United States, 2010
U.S. Release Date:
PG-13 (Profanity, Sexual Content)
Theatrical Aspect Ratio:
Robert De Niro, Ben Stiller, Owen Wilson, Dustin Hoffman, Barbra Streisand, Blythe Danner, Teri Polo, Jessica Alba, Laura Dern
John Hamburg and Larry Stuckey
Watching Little Fockers is a depressing experience. Rarely does a comedy bring such an overpowering sense of sadness. Admittedly, I laughed a few times and am willing to admit that the experience as a whole was more bearable than the trial of sitting through Meet the Fockers, but that doesn't alleviate my fundamental reaction: this is perhaps the most dispiriting motion picture of the holiday season. It's all about Robert De Niro. Once, in what seems to have been another lifetime, De Niro was considered by many to be the greatest living actor. That was before he started dabbling in comedy. It didn't take long for the novelty value to wear off. Now, like Leslie Nielsen, he has become impossible to take seriously. With this year's Stone, it appeared there might yet be hope for De Niro to return to acting. Little Fockers has shattered that hope. In many ways, it represents a new low for De Niro, a level of embarrassment to which I never thought I would see him sink. Watching his third outing as lunatic father Jack Byrnes, I embraced the reality that the De Niro of Taxi Driver, Raging Bull, and Goodfellas is dead. All we have left is this bloated self-parody. Talk about a harsh dose of reality. (De Niro, it should be noted, is complicit in the immolation of his image - he's listed as a producer, as he was for Meet the Parents and Meet the Fockers.)
Little Fockers continues the saga of Greg Focker (Ben Stiller); his wife, Pam (Teri Polo, reduced to a glorified cameo); and his father-in-law from hell, Jack (De Niro). Also returning for this installment are Pam's old flame, Kevin (Owen Wilson, less funny here than in James L. Brooks' How Do You Know); Jack's wife, Dina (Blythe Danner); and Greg's parents, Bernie (Dustin Hoffman, appearing in only a few scenes) and Roz (Barbra Streisand, with less screen time than Hoffman). New to the Focker universe is drug company representative Andi Garcia (Jessica Alba), who is hawking an erectile dysfunction drug called "Sustengo." The (thin) storyline focuses on Jack's decision that Greg will become the "Godfocker" - the patriarch of the next generation of Byrnes and Fockers. In order for Greg to hold that title, however, Jack has to deem him worthy, and that requires spying and background checks. Some of the things Jack uncovers, like Greg's apparent dalliance with Andi, stoke his anger, and the simmering hostility between Jack and Greg explodes into all-out war.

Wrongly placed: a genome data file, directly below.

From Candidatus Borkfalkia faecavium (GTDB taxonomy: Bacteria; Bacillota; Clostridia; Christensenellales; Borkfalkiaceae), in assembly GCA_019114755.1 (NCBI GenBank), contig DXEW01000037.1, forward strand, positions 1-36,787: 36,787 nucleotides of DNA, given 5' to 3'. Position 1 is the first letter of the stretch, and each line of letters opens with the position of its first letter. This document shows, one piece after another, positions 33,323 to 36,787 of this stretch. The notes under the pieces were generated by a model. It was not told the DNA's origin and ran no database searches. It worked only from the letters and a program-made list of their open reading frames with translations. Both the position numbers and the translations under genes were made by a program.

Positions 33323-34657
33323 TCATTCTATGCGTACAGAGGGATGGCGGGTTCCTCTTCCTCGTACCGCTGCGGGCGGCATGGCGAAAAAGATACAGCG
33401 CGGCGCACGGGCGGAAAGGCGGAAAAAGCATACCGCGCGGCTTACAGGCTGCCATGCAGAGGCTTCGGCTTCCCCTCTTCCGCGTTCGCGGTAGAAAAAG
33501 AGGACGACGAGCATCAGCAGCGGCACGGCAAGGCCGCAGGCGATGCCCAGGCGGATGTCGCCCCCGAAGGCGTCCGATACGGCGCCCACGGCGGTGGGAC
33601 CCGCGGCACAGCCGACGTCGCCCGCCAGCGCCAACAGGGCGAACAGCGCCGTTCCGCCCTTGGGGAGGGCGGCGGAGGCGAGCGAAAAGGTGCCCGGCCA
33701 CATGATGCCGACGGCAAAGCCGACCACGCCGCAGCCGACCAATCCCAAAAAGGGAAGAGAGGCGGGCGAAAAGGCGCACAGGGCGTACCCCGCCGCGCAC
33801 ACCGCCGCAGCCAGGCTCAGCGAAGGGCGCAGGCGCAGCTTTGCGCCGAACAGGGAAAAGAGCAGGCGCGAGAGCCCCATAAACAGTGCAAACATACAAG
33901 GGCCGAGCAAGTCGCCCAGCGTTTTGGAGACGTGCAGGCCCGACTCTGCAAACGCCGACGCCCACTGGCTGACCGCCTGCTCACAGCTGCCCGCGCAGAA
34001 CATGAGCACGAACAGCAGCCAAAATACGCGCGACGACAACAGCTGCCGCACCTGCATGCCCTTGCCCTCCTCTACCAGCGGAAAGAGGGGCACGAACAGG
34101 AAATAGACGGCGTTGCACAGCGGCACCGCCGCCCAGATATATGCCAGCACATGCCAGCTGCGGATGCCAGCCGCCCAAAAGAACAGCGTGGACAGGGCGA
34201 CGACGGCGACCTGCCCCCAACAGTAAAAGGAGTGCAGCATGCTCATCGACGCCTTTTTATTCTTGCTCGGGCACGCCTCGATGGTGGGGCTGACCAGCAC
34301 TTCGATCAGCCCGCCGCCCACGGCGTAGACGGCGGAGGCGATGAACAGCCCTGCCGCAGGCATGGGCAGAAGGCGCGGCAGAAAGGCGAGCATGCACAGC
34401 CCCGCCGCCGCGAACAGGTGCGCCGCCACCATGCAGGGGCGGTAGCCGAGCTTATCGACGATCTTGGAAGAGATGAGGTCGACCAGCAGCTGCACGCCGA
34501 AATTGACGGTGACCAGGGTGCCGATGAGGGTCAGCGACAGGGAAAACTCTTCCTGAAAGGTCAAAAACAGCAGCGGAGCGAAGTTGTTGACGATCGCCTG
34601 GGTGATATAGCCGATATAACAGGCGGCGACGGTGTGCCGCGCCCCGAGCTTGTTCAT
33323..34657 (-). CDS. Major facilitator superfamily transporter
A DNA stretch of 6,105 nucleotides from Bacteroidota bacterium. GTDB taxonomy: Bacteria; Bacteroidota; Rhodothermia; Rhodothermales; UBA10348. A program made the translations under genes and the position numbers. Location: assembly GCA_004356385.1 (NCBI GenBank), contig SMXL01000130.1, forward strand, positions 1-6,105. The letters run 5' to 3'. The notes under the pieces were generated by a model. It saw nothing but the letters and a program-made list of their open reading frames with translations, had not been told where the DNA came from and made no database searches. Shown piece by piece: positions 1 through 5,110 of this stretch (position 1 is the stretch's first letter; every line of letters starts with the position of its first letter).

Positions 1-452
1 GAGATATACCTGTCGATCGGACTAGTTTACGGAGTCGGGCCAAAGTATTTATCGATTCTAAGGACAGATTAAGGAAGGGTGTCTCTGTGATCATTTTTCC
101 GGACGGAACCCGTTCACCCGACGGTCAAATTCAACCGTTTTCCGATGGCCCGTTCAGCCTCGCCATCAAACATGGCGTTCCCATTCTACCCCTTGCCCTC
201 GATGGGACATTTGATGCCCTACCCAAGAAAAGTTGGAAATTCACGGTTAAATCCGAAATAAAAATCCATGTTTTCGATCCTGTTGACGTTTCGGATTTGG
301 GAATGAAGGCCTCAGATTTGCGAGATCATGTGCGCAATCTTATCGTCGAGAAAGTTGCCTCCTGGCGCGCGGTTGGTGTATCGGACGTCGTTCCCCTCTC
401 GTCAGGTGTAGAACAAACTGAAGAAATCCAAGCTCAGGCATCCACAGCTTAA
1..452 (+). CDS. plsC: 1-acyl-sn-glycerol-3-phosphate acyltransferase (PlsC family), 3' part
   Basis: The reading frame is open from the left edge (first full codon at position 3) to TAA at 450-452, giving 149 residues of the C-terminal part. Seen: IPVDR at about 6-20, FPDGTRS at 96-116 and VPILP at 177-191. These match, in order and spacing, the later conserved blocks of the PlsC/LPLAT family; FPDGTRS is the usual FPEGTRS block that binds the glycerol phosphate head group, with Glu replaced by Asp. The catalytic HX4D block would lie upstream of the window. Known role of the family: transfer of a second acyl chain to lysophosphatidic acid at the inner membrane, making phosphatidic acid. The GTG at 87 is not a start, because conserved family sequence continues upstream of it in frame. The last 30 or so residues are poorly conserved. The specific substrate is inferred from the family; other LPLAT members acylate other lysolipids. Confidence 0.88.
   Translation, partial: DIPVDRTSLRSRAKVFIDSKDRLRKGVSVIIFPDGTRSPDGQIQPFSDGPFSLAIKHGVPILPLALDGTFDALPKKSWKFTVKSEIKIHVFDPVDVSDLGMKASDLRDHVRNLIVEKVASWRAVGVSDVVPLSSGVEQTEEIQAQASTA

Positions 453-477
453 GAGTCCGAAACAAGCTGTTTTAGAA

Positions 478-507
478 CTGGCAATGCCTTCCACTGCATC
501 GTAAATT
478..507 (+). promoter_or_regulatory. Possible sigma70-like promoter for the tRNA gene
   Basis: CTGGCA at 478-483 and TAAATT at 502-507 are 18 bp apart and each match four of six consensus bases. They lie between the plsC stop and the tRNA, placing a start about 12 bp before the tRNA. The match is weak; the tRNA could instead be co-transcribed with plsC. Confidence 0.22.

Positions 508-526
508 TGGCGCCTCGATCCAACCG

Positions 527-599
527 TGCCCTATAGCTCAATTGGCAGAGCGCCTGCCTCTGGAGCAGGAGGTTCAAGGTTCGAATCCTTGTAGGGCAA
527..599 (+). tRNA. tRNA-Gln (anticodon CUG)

Director Paul Weitz, replacing Jay Roach, culls the most humor he can from the situations, but anyone expecting start-to-finish laughter will be disappointed. No matter what your taste in humor, whether it's low-brow bodily fluid material or somewhat more sophisticated jokes, there's something here to touch the funny bone - but don't expect too much of it. The person who chortles at De Niro's 5 1/2-hour erection probably isn't going to be as amused by the Jaws parody. The hit-and-miss comedy comes in service of an inane plot with zero character development. The real problem with Little Fockers is that most of the humor found in these circumstances was explored in the first movie, Meet the Parents, including the closeness of the name "Focker" to a profane word. Meet the Fockers re-hashed these things, and Little Fockers is going for the hat trick. The only new element is Jessica Alba but, aside from providing some eye candy (she has an underwear scene), she doesn't add more beyond a vacuous smile and a chirpy demeanor.
There's not a lot to say about Little Fockers. It is what it is. It's comfort food for the masses - an unthreatening comedy with familiar faces doing pretty much the same things they have done in two previous excursions. Despite numerous sexual references and double entendres, it's not too graphic to be deemed unsuitable for older children and is at least occasionally amusing. There's no reason for this movie to exist except that its predecessors made a lot of money. By churning out this third installment, Universal is guaranteed at least a modest return on their investment (and perhaps better than that) and everyone involved stands to collect a nice check. It's a winning proposition for all except those increasingly rare movie-goers who crave a daring or original comedy that doesn't feel like a recycled sit-com.
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